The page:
Preventive step against leg clots

Photo by Gretel Daugherty—Matthew Mayer shows a sandal and the device that, when inserted in the sole, stimulates the arch of the foot as a way of improving blood circulation in the legs.



An inventor trying to get his foot in the door with a device to prevent blood clotting in the leg recently got a boost from the U.S. government.

Matthew Mayer of Grand Junction, founder of Leap Frogg LLC, has a patent pending on a device that stimulates the arch of a foot from the sole a foamy shoe that resembles the famous Croc sandal.

The device sends electrical current up the leg, which further helps the movement of walking in the stimulation of blood circulation. Getting the blood moving helps prevent it from clotting.

For people who are undergoing surgery or otherwise are unable to walk, the device can simulate the movement of walking in the stimulation of blood circulation in the legs.

Mayer’s idea caught the attention of the U.S. Department of Health and Human Services, which nominated him for the $244,479 grant.

A white printout with the number 548 is tacked prominently to one wall of Mayer’s office at the Grand Junction Incubator Center, 2591 B 3/4 Road.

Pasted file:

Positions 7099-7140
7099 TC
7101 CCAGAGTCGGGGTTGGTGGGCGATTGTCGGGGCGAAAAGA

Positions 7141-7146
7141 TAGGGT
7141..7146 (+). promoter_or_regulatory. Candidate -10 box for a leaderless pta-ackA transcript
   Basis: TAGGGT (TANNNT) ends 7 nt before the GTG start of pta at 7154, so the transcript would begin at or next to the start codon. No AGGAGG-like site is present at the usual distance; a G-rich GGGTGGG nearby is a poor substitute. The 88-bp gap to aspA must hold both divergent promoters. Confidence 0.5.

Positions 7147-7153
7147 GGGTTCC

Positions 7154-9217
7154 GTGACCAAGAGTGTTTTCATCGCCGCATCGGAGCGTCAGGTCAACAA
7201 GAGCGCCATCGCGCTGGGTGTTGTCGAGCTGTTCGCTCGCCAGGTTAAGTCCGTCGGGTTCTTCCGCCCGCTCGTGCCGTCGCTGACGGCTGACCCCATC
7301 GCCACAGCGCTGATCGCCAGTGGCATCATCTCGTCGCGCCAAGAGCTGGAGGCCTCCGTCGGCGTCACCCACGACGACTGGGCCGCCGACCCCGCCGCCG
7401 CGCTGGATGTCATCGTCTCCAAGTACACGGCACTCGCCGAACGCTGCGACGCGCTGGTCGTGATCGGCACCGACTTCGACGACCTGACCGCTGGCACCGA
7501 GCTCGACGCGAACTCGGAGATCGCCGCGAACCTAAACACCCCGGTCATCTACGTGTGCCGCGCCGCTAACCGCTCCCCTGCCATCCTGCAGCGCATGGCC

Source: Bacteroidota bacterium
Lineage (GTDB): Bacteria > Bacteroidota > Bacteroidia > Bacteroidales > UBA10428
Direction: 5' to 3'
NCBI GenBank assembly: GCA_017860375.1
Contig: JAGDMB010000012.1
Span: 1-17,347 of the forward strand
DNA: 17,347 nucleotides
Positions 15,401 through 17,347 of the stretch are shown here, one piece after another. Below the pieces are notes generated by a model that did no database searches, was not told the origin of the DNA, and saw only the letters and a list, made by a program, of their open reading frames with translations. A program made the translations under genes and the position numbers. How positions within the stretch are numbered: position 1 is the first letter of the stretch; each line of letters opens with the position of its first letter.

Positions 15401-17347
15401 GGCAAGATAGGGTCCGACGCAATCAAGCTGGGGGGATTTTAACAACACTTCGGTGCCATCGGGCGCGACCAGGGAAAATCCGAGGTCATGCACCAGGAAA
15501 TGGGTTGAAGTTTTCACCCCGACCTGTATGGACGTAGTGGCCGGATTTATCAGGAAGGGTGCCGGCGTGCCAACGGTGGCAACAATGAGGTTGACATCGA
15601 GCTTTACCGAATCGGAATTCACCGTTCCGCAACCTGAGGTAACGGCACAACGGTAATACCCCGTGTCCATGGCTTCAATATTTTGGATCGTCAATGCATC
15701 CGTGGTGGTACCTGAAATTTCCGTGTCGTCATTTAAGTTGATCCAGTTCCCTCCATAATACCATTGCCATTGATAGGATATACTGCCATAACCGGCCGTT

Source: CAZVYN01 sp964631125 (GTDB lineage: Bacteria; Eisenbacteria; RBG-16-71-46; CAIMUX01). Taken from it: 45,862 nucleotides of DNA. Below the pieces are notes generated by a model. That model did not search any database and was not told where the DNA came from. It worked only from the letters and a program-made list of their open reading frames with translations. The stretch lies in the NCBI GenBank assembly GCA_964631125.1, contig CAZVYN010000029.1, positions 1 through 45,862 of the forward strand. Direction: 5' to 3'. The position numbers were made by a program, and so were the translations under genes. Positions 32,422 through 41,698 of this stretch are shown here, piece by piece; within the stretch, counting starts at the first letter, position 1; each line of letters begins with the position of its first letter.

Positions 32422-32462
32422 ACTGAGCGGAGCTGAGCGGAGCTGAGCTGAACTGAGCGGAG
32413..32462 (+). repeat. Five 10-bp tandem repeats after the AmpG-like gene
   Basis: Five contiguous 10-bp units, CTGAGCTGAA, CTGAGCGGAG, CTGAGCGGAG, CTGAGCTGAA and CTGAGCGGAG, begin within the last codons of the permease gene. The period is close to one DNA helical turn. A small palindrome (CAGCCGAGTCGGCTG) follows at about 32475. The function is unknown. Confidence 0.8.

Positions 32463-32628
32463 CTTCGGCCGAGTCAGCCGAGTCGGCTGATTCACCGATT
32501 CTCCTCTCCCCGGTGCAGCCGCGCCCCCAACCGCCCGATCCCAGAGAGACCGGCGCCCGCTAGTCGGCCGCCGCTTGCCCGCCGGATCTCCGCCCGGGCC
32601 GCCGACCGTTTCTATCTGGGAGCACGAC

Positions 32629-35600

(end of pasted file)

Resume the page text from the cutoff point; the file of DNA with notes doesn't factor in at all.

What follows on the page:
“That’s the number of people who die every day from VTE (venous thromboembolism),” he said. “If I could shave off a couple of those numbers every day, wouldn’t that feel really good?”

The grant will help Mayer pay for the testing that is necessary to win approval by the Federal Drug Administration, and help him market the device to investors, who would pay the bills for manufacturing and consumer marketing.

Mayer said if he can get his product to the market, he would like to manufacture it in Grand Junction.

Mayer said he came upon the idea for the footwear in talking with his father, David Mayer, a Grand Junction orthopedic surgeon. Mayer said his father often lamented that patients were reluctant to use current devices to stimulate blood flow because they are cumbersome, noisy and must be administered by health care workers.

Those devices — and maybe Mayer’s invention — have another market: helping athletes recover more quickly from strenuous exercise.

Mayer said he is pushing his idea on several athletic-product companies.

He already is giving presentations to potential investors on a product he started designing at the business center in 2007.

To contact Mayer, call 245-0124 or e-mail .(JavaScript must be enabled to view this email address).


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